Funny your should bring this up. Earlier today I went looking at BTU/gal to see what the difference is. #2 diesel is 139,000 btu/gal, and #6 fuel is 152,000/gal. So it accounts for about 10% of the specific fuel consumption improvement, but the rest is the engine. A typical diesel burns around 230 g/kwh, where this monster only burns 171 g/kwh.
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Old 09-15-2016, 06:54 PM   #13
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Yeah, that's a great big engine and all, but what kind of anchor does he use?

It IS the anchor.
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Old 09-15-2016, 07:49 PM   #14
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Owner of the tug company I used to work for opined that roughly one gal of fuel is burned per day (24 hours) per horsepower. Some of their bigger tugs are between 3-5000HP so roughly that much fuel a day is burned in gallons, while towing. They have big tanks too. This was nearly 20 years ago mind you.
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Old 09-15-2016, 07:54 PM   #15
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So "yearly SO2 output from anthropogenic sources is greater than from any SINGLE volcanic eruption in the last century."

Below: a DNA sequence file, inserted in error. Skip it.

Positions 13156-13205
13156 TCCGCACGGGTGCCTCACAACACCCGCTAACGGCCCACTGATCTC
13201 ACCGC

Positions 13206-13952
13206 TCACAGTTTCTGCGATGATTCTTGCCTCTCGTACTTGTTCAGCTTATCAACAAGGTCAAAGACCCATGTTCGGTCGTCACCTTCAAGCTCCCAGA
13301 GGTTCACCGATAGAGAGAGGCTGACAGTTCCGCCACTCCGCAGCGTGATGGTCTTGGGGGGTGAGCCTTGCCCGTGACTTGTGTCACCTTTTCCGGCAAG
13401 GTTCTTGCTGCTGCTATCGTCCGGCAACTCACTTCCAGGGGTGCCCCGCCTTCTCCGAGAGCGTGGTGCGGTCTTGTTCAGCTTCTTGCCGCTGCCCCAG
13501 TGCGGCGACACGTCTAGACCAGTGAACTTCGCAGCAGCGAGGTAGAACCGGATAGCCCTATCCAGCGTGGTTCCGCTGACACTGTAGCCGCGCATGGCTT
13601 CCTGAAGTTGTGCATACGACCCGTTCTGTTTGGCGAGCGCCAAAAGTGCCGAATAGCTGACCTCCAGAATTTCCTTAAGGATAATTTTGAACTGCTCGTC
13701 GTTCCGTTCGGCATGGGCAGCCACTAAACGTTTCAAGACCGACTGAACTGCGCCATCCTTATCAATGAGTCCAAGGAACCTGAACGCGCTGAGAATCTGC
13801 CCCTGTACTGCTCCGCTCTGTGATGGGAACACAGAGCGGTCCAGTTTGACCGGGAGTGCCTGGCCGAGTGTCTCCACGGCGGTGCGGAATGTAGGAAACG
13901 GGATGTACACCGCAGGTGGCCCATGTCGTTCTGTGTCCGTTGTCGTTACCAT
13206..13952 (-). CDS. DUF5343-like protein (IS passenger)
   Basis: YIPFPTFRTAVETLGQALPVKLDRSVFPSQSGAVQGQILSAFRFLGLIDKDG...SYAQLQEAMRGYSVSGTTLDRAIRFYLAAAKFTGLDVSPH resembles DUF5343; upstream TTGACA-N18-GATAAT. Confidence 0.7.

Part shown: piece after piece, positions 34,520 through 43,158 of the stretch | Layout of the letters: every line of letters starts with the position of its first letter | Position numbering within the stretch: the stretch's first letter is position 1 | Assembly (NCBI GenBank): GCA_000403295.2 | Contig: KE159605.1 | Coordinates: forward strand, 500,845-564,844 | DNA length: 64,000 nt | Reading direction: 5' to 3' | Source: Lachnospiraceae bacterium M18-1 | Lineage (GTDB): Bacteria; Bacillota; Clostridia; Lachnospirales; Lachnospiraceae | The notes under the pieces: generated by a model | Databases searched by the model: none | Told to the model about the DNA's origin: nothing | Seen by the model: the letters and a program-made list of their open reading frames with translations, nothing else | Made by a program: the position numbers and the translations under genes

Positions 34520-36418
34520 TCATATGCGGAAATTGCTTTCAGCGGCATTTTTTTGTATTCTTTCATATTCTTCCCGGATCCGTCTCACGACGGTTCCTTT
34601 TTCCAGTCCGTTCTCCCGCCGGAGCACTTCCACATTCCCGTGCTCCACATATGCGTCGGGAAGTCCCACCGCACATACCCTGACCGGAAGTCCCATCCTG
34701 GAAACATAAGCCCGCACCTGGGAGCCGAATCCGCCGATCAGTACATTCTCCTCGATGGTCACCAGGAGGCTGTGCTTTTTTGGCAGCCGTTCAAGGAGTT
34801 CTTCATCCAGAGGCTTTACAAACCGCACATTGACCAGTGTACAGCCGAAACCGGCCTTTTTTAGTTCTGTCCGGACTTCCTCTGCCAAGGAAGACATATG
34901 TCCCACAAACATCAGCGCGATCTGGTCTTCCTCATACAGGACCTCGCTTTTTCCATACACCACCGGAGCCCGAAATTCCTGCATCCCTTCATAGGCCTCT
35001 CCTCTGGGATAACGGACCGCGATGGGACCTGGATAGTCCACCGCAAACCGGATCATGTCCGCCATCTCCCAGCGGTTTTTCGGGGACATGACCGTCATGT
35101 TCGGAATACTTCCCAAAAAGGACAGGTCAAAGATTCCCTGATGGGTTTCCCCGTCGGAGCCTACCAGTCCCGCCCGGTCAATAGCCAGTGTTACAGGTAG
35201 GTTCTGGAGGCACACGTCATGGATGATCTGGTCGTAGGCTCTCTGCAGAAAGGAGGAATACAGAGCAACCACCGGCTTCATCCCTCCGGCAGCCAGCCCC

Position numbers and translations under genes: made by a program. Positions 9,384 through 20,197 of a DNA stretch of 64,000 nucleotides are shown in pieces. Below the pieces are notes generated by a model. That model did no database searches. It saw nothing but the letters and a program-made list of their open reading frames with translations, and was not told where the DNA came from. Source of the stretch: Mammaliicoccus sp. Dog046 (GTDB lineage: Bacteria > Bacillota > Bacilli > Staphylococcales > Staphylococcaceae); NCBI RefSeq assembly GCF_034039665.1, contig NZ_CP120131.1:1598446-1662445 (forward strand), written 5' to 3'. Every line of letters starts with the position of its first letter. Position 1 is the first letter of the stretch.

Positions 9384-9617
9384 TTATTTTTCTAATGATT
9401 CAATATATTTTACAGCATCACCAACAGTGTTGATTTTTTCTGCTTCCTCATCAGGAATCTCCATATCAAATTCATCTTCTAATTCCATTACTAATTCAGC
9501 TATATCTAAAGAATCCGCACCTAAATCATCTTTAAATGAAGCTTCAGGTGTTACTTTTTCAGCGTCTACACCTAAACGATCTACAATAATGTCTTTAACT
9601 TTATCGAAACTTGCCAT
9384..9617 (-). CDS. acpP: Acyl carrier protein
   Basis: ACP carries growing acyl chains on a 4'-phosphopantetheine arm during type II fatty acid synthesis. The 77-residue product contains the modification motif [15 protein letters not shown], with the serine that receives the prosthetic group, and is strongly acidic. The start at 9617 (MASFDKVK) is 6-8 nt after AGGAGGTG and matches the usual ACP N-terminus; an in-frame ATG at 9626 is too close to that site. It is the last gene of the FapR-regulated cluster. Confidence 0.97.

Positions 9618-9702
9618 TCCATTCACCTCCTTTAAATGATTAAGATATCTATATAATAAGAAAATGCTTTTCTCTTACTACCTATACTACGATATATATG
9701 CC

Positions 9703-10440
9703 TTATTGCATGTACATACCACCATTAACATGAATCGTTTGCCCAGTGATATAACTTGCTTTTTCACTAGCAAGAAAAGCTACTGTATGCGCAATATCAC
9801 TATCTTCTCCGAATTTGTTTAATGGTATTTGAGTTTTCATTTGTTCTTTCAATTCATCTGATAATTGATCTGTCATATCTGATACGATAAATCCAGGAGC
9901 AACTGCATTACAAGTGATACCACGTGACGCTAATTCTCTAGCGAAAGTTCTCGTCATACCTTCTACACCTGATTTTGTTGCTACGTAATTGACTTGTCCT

So you are comparing anthro emissions to a single eruption. Are there not hundreds of eruptions worldwide each year? Some going on near continuously? Is that sneaky wording quoted or a mis-type?
Here you go, from the USGS;

Quote:
Gas studies at volcanoes worldwide have helped volcanologists tally up a global volcanic CO2 budget in the same way that nations around the globe have cooperated to determine how much CO2 is released by human activity through the burning of fossil fuels. Our studies show that globally, volcanoes on land and under the sea release a total of about 200 million tonnes of CO2 annually.

This seems like a huge amount of CO2, but a visit to the U.S. Department of Energy's Carbon Dioxide Information Analysis Center (CDIAC) website (Carbon Dioxide Information Analysis Center (CDIAC)) helps anyone armed with a handheld calculator and a high school chemistry text put the volcanic CO2 tally into perspective. Because while 200 million tonnes of CO2 is large, the global fossil fuel CO2 emissions for 2003 tipped the scales at 26.8 billion tonnes. Thus, not only does volcanic CO2 not dwarf that of human activity, it actually comprises less than 1 percent of that value.
Which produces more CO2, volcanic or human activity?

Gotta love the Internet
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Old 09-15-2016, 09:26 PM   #16
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We were talking SO2, not CO2.
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Old 09-15-2016, 09:29 PM   #17